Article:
Bluey: What Makes a Good Children’s Show?


Chloe’s fav

Cori Howery and Chloe Metz

As someone who babysits every week, I often end up watching the newest kids’ shows. One afternoon, Bluey was turned on instead of the usual Blippi or Daniel Tiger. Instead of just letting it play in the background, I got strangely invested and transfixed on the Australian cartoon. Bluey follows the adventures of a family of cartoon dogs: a mom named Chili, dad Bandit, and sisters Bluey and Bingo who are around 6 and 4 years old. Bluey premiered in 2018 and while it quickly became popular in Australia, it was slower to catch on in the US. But once it did, it had both kids and parents hooked. The cartoon is unlike any children’s show I have ever watched, both in my own childhood and when babysitting. So what makes it so different? Why has it hooked millions of viewers and intrigued parents as well as children?


The first thing I noticed after only watching a few episodes of Bluey was that the kids in the show felt like real kids. Not only are Bluey, Bingo, and their friends voiced by real kids, but they act realistically like children. Bluey and Bingo can often be selfish or annoying like kids can be, but they also demonstrate sympathy for others, remorse for their actions, and kindness as well as love towards their parents and friends. Bluey is also different in that the episodes are about simple, domestic, everyday life. The elaborate games the Heeler family plays together are what make the show. It demonstrates how hilarious yet crucial play can be for kids while also teaching parents how to play and engage with their children. Bandit and Chili are portrayed as parents who are constantly teaching their kids lessons, similar to other kids’ shows but are also realistic. Just like real parents they often make mistakes and when they do, they prioritize apologizing to Bluey and Bingo along with recognizing what they did wrong. In Sticky Gecko, for example, Chili becomes increasingly overwhelmed as she struggles to get her kids out of the door on time and eventually reaches a breaking point. However, eventually realizes that it’s ok to have these difficulties and that running late isn’t the end of the world. Many children’s shows portray perfect parent role models, yet Bluey actually speaks to the parents watching alongside their children: letting them know that it’s okay to mess up or feel complicated emotions towards parenting.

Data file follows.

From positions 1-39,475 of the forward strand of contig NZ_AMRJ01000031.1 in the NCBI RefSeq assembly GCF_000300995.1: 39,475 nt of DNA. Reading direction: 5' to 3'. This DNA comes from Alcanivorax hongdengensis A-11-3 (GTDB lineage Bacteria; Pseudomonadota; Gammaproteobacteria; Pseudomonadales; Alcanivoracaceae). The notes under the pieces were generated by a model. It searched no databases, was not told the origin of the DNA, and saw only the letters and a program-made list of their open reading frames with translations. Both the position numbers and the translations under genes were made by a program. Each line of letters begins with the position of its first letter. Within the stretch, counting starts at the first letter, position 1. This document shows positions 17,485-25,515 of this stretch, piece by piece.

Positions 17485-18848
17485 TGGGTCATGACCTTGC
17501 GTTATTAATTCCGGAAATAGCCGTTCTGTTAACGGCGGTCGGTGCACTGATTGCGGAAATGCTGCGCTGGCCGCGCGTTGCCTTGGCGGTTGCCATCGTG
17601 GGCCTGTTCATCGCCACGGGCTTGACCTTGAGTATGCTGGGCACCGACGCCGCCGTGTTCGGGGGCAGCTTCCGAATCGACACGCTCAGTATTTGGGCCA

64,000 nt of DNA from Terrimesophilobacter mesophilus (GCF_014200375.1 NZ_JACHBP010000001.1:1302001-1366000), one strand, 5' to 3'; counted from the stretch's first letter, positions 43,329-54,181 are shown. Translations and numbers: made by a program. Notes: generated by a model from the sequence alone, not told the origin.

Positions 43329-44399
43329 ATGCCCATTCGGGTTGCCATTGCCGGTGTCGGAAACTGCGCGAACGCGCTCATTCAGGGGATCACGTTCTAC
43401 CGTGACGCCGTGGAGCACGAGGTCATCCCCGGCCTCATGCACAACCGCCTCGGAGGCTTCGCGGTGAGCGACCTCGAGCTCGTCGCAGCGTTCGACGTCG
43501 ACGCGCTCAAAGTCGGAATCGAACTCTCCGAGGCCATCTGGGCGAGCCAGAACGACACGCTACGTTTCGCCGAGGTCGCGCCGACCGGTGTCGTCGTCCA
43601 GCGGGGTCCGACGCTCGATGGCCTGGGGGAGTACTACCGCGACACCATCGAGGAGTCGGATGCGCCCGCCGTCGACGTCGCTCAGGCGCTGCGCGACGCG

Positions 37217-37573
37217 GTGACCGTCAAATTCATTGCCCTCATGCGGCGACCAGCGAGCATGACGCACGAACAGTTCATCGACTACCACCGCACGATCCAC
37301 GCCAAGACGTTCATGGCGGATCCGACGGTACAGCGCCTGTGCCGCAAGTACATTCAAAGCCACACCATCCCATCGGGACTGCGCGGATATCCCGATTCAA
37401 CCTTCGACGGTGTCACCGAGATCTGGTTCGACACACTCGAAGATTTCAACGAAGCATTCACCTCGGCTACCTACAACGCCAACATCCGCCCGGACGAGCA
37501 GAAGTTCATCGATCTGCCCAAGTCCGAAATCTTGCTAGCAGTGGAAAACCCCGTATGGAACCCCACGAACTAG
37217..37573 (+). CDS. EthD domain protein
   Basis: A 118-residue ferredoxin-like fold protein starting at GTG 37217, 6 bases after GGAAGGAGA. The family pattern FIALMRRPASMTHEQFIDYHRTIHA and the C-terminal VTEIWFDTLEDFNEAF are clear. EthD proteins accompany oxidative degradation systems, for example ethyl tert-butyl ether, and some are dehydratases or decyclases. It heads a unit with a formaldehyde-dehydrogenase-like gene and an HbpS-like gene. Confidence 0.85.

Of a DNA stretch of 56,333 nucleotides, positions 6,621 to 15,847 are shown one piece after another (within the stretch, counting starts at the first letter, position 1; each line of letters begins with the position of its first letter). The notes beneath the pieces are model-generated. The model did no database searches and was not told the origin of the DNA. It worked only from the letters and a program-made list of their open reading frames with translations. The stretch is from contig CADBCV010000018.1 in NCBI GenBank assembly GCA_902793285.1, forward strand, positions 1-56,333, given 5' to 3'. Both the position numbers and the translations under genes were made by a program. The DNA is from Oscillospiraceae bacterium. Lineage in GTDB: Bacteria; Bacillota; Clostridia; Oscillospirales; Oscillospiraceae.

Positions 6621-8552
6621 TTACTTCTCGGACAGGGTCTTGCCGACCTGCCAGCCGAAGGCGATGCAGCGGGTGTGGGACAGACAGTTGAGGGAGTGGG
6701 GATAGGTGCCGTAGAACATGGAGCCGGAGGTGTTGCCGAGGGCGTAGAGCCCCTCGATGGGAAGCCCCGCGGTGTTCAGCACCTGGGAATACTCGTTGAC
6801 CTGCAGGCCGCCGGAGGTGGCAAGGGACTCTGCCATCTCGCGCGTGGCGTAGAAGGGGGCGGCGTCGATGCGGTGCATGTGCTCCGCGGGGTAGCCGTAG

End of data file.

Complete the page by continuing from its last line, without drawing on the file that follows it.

Bluey also allows kids who might feel different from others to see themselves represented on the screen. For instance, the episode Army  follows Jack Russell (yes he is also a Jack Russell dog) on his first day at the school that Bluey also goes to. While it isn’t explicitly said, it is clear that Jack struggles with ADHD; he can’t sit still, isn’t good at doing what he’s told, and has issues remembering words and numbers. In the episode, Jack meets a new friend, Rusty, who teaches him how to play army. While Jack has struggles throughout the episode, such as forgetting his hat, he also has triumphant moments, such as when he finishes telling his mom about his day, and she compliments him on the amount of detail he was able to remember. As someone who also struggles with ADHD and has faced these same memory issues, this episode brought me to tears. Embracing inclusivity and recognizing mental or physical disabilities is something that children’s shows have only started doing in recent years. I think this is life-changing. Kids are extremely susceptible to their environment; they will pick up what happens around them. That’s why messages like these in kids’ shows are extremely important. As cliche as it is, Bluey tells kids that it’s okay to be who you are.


Another thing that keeps me watching Bluey is the nostalgic feeling it gives. Often, the shows or movies I watch have intense drama, violence, and high-tension situations. Bluey is an escape. It reminds me to relax, something I often struggle with. It also reminds me of the simple games from my childhood and my relationship with my sister growing up. I can relate to Bingo as she navigates the younger sibling experience. Sometimes I even relate to Bluey, or her friends. I think anyone who watches Bluey can see themselves in many characters and that’s part of what makes it so special. The relatability and nostalgia that Bluey creates are something that should be in more children’s shows. Bluey is something I wish I had growing up because it would have reflected my own imagination and showed me how to express myself It might have even given my parents some advice or at least some escape of their own. Overall, Bluey is a show I would recommend to kids, parents, and even teenagers.